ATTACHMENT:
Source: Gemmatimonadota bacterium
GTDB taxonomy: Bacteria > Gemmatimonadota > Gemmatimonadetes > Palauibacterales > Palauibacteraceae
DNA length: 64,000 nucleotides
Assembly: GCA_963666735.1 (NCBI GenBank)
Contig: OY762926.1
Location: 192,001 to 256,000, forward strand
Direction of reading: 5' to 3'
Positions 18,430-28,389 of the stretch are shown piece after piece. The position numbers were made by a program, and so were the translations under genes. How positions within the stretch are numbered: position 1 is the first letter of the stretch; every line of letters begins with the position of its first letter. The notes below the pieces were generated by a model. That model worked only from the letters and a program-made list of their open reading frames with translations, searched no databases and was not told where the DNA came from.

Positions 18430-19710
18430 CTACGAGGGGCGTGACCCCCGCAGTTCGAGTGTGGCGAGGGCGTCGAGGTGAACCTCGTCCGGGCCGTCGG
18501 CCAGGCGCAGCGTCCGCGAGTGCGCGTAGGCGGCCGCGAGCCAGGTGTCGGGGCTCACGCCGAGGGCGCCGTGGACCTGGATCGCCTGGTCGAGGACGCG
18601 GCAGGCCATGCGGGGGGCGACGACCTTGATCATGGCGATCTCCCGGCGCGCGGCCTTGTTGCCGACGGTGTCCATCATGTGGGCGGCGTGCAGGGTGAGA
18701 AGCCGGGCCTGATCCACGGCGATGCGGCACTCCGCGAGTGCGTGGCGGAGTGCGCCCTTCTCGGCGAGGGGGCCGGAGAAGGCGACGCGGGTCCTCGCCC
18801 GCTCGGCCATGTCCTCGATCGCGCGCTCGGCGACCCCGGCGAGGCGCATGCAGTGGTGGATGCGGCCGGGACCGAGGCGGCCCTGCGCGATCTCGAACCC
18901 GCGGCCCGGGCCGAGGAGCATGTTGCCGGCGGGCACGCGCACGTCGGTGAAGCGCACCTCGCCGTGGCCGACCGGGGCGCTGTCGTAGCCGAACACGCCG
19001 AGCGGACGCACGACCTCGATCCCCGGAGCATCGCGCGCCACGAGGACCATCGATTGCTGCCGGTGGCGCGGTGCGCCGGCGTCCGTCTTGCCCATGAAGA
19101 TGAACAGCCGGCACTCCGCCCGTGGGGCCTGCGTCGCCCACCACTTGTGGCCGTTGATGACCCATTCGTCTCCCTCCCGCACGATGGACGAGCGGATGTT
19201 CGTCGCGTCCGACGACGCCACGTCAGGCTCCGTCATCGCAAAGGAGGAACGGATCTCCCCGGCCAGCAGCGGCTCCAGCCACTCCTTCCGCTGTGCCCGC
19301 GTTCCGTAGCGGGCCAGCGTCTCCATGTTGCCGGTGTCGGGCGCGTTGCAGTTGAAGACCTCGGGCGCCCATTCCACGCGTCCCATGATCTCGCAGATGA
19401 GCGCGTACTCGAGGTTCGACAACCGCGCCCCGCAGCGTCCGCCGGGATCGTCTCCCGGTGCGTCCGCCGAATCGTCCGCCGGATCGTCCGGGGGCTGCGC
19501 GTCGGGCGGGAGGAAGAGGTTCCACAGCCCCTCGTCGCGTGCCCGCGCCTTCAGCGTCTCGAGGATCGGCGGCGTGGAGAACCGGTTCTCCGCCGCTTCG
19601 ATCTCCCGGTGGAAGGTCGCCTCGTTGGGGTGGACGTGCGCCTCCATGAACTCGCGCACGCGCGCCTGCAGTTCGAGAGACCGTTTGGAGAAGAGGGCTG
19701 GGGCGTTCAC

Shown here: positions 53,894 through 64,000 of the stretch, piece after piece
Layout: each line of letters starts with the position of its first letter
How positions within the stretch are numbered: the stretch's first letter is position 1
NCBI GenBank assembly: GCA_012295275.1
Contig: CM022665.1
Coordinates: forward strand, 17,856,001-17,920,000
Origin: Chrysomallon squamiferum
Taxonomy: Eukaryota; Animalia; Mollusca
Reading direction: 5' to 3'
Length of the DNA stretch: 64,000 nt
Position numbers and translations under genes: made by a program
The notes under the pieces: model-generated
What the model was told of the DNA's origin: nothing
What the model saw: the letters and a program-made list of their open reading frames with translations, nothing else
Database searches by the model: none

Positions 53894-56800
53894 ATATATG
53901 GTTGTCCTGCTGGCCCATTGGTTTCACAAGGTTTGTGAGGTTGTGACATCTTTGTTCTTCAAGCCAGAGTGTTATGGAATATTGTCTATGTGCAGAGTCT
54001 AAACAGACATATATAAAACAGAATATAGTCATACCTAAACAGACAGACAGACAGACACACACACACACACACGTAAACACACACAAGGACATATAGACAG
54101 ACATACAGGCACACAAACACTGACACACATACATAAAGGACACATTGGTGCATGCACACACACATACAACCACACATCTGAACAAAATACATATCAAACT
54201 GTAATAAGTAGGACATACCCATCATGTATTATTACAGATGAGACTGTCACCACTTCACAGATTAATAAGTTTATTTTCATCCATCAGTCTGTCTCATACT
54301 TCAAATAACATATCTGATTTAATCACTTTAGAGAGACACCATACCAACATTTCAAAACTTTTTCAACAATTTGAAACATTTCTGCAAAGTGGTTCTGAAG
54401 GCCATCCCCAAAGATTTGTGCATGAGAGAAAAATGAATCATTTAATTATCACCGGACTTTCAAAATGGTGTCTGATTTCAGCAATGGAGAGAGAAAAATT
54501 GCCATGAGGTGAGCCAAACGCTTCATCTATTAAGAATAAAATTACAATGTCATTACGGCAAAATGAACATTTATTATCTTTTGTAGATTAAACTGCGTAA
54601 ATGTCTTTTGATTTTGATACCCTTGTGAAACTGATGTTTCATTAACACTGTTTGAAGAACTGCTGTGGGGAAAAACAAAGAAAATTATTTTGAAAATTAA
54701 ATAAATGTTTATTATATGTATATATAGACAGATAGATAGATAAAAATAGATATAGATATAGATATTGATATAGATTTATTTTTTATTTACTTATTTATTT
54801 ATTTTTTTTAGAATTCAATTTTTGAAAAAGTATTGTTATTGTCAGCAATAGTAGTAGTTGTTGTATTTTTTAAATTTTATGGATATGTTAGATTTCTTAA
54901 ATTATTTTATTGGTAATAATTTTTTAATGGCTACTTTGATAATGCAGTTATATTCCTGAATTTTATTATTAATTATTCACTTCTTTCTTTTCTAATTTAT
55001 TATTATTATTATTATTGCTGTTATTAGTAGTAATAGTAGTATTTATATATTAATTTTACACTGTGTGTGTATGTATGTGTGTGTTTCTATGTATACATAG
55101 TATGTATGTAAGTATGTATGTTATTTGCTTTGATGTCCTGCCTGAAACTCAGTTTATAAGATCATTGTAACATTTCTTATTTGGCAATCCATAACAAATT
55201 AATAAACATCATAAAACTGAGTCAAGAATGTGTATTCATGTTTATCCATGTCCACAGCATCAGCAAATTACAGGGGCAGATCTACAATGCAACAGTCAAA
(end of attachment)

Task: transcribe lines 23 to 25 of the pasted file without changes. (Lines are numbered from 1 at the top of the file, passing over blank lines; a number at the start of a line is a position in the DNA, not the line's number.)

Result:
19701 GGGCGTTCAC

Shown here: positions 53,894 through 64,000 of the stretch, piece after piece
Layout: each line of letters starts with the position of its first letter